(Bloomberg) -- Fewer than one in ten companies are measuring their greenhouse gas emissions correctly, according to Boston Consulting Group, highlighting a major hurdle in the race to net-zero.
Only 9% of companies have the ability to count their emissions frequently and accurately, the business strategy firm said in a study released on Wednesday. The research showed that 81% of companies don’t report emissions related to their own activities, while 66% omit emissions from their suppliers and customers. Over half of firms acknowledged an error rate of as much as 40%.
“If you were off by 40% on your financials, you would be put in jail,” said Mike Lyons, BCG managing director and partner. “If you’re so far off, that will catch the eye of shareholders and board members. You will get people fired and activists will say that you are not credible.”
The 1,290 organizations in the survey spanned Europe, Asia, North America and South America, covering industries from healthcare to finance. The companies had employee counts ranging from 1,000 to more than 100,000, and revenues from under $100 million to over $10 billion.
An alcohol company involved in the research failed to measure emissions related to their glass bottles, such as suppliers, materials and countries of origin. When they did, they found that emissions were 45% higher than initially measured. In another case, emissions at a U.S. housewares retailer were more than double than originally estimated once usage for ovens and microwaves were included.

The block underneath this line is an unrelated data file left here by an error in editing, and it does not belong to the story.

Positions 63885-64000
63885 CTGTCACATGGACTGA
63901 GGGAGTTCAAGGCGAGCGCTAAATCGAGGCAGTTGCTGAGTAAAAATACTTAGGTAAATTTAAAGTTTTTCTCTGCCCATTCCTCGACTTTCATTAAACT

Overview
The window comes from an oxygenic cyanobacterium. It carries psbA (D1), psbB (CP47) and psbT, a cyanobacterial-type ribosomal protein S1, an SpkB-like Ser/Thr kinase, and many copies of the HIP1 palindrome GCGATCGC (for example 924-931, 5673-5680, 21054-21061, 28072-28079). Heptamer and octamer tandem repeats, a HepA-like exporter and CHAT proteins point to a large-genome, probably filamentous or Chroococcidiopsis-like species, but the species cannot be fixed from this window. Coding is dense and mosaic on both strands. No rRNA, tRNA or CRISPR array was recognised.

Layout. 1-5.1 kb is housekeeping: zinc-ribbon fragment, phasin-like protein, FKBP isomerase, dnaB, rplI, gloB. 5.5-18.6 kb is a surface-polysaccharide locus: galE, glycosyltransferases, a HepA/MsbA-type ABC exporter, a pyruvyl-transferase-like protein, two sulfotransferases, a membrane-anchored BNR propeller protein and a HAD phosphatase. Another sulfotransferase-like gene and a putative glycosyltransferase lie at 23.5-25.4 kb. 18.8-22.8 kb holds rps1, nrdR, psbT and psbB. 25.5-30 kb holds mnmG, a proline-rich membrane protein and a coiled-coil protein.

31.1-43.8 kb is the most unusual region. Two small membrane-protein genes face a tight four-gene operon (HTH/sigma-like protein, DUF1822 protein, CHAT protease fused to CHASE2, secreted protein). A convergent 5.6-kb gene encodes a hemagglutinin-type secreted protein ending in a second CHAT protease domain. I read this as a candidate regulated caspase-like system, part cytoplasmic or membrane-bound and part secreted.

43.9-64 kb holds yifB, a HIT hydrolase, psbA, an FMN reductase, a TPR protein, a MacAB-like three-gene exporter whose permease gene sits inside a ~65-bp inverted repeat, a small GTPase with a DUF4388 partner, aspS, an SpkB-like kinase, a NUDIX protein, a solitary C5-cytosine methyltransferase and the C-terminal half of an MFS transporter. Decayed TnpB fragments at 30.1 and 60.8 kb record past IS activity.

“If they are not collecting and analyzing granular data and emissions factors, they can’t expect their measurements to be accurate,” said Sylvain Duranton, global leader of BCG GAMMA and a co-author of the report.
Some 87% of organizations want to ramp up the scope of their reporting but need better tools to do so. Only 11% of companies hit their emissions reduction targets over the past five years, the study showed.
Almost half of respondents said they need simulation tools to help predict future emissions, while others said they would like to have an artificial-intelligence tool to help calculate their carbon footprints automatically.
Charlotte Degot, a managing director at BCG who also co-authored the survey, says that accurate measurement through AI could slash a company’s emissions by as much as 40%. This can be achieved “through identifying the best initiatives, tracking results, and optimizing company operations,” she said.
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